So you have been online and visited a few platforms and you are interested in equity crowdfunding and alternative finance. You have seen a few opportunities that look good to you and you’re keen to know where to start and what would be the best move. This is where some advice on the situation would be great for you. To put it simply, there is no advice.
Top equity crowdfunding platforms and financial advisers do not have the permissions to advise on these investments. Being a new emerging market, the FCA rulings for equity crowdfunding and very early on. A new report has actually just been published by the FCA which is a review on the rulings for equity crowdfunding firms. So you can see that the regulations are still maturing and for now giving advice is a very grey area. However, we can help guide you in the right direction by giving you informative statistics, reports and the top steps to making sure you have all the information and knowledge needed.
Well due diligence really covers all your tips and is the most important thing to understand and carry out. Due diligence means carrying out the correct steps in order to be clear and informed on what you are investing in. This means making sure what you are reading is true, what the source of this information is, how old it is and why it’s important. Every crowdfunding platform will carry out their own due diligence before any investment opportunities go live however it’s always best to carry out your own so not only can you be sure, but you understand it. Doing your own due dill gives you more of an insight into the background of the business, the key team members, their experience, achievements and failures. Also, don’t tend to be turned off by failures.
Not every business succeeds, around 50% of start-ups fail. A business/entrepreneur showing that they can get back on their feet and not give up is a good sign and also the majority of the time they have experience and will have learnt from their mistakes. It’s all about just trying to gather the correct information but also try not to go too overboard and full “Private Investigator” on the situation. You can never perfectly gather everything and sometimes you can end up exhausting the investment by trying to gather too much and drying out your opportunity. Spend a few hours researching but of course more if you see fit and you believe it’s necessary.
Valuations are a lot more important than some realise. It’s key to make sure you are aware what the valuation is of the company you are investing into because this will affect the value of your investment in a similar fashion. If a company has an extremely high valuation and you invest it may be hard to then sell the business down the line for a higher price, resulting in a smaller return than expected. Don’t be put off by a high valuation however, do your research on the company, similar companies and take a look at their accounts and financials and see where it sits. You want to make sure the valuation isn’t unreasonable and unjustified. It can cause future dilution if the business decides to put a high valuation in order to receive them same amount of investment, for a lower share. Take a look below to see an example of this.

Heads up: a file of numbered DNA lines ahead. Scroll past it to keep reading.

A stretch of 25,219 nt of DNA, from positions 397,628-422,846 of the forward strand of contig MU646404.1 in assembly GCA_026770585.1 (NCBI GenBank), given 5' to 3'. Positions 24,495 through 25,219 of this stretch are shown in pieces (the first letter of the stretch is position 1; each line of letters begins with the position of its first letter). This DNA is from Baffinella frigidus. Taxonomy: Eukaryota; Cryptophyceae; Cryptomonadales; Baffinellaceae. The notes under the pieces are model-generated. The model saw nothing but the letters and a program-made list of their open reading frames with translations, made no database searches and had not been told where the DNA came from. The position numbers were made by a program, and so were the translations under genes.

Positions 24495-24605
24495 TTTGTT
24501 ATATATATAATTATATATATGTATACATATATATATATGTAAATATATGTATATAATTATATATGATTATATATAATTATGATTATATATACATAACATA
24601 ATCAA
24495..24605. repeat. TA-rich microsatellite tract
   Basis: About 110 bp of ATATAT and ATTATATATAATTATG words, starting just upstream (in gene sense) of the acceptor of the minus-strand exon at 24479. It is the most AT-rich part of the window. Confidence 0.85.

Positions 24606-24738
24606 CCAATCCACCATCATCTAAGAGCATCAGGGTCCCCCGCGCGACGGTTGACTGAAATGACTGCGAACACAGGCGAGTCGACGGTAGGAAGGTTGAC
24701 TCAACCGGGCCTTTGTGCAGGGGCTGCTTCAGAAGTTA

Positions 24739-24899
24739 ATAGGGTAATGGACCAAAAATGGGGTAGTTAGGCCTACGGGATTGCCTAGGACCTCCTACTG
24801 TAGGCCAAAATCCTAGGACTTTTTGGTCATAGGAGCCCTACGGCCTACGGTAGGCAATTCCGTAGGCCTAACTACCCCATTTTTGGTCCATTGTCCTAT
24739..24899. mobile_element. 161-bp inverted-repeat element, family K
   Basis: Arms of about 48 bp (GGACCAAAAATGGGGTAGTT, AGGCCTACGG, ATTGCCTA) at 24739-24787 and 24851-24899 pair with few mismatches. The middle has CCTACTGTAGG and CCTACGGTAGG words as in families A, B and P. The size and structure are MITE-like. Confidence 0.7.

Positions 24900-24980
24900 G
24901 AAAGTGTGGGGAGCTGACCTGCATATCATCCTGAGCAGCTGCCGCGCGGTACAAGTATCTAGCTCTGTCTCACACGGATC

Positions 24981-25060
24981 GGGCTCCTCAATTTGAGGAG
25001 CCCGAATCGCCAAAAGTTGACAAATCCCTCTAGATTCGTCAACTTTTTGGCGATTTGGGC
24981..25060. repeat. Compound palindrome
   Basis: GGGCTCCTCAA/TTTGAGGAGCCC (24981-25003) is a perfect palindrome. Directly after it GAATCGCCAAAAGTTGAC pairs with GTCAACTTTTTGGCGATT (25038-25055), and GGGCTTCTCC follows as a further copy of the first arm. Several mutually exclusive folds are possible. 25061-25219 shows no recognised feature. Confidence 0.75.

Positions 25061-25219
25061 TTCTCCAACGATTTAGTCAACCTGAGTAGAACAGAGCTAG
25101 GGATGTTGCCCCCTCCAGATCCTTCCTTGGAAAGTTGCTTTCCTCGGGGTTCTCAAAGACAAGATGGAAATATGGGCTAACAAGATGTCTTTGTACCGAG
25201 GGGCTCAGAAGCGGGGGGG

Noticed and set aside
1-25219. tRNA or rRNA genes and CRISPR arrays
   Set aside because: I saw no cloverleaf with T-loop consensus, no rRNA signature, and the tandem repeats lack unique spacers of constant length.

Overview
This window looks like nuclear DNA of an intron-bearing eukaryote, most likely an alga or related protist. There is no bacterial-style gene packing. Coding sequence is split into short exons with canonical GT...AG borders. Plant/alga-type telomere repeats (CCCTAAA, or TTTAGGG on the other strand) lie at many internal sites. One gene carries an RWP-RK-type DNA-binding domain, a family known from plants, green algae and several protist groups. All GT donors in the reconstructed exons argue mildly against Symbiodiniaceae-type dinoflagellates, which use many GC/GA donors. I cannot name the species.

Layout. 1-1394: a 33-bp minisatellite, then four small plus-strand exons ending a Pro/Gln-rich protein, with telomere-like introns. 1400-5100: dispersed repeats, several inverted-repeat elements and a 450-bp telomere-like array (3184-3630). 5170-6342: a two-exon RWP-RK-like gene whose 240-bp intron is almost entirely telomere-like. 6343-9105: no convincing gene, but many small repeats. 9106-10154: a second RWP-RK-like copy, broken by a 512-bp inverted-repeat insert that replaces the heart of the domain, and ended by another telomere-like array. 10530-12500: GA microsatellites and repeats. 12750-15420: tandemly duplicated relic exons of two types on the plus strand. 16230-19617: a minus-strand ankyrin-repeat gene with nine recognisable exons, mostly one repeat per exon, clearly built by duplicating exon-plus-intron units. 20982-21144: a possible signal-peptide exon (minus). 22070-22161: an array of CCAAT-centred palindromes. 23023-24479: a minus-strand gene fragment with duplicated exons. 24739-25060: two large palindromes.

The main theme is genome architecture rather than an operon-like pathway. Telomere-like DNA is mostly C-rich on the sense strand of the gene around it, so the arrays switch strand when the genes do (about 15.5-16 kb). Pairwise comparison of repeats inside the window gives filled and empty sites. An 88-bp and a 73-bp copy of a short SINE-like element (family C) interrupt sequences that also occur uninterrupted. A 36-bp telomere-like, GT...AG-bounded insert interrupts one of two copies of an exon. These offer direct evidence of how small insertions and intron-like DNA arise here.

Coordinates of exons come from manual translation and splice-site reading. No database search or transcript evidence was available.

Diversifying your portfolio is crucial. You should really try to avoid putting all of your investment cash into one opportunity. The reason being, if the company fails, you lose your capital. Around 50% of start-ups fail and realistically you are looking for x10 return on one of your businesses, so by investing in multiple businesses, you have a much better chance of this happening, don’t put your eggs all in one basket! I would recommend considering at least 5. Another thing to take into account, you should not invest any more than you can afford to lose. This should be no more than 10% of your net worth. Be even more considerate if your net worth is tied up in illiquid assets and funds. Remember to try and hold back on some cash for second funding rounds into your chosen businesses if you are keen to not be diluted and keep your share.
Exit plans should be made clear by businesses, if not then you need to raise some questions and figure out exactly what it is. You should always check this before investing as your cash will be tied into the business and if you are hoping for a return in the next 2-3 years, it’s highly unlikely (unless you are receiving dividends etc). Equity crowdfunded businesses on average take between 5-8 years and really 10 years wouldn’t be a surprising amount of time to wait. Just make sure you have considered the liquidity of this investment, if you can’t afford to lose it for a long period of time then this isn’t for you. This should be your play money and lots of investors actually just tend to write off this money in a hope for a return in future years. They like to get stuck in and have some fun helping the business and watching it grow which is something to consider too, depending on your investment amount (this tends to be more VC’s and angels who invest at least 20%).
This cannot be stressed enough, please do yourself a huge favour and make sure you always read the risk warnings. They really are there for a reason. You need to really understand the risks involved and that your capital is at risk and could be lost. Each platform will have bespoke warnings tailored to their product and service so make sure before you sign up and invest, you do read them and make yourself aware. It’s important to make sure you fully understand the investment before proceeding. Keep all these tips in mind to make sure you make the most informed and educated decisions. Visit here to see current UK equity crowdfunding investment opportunities.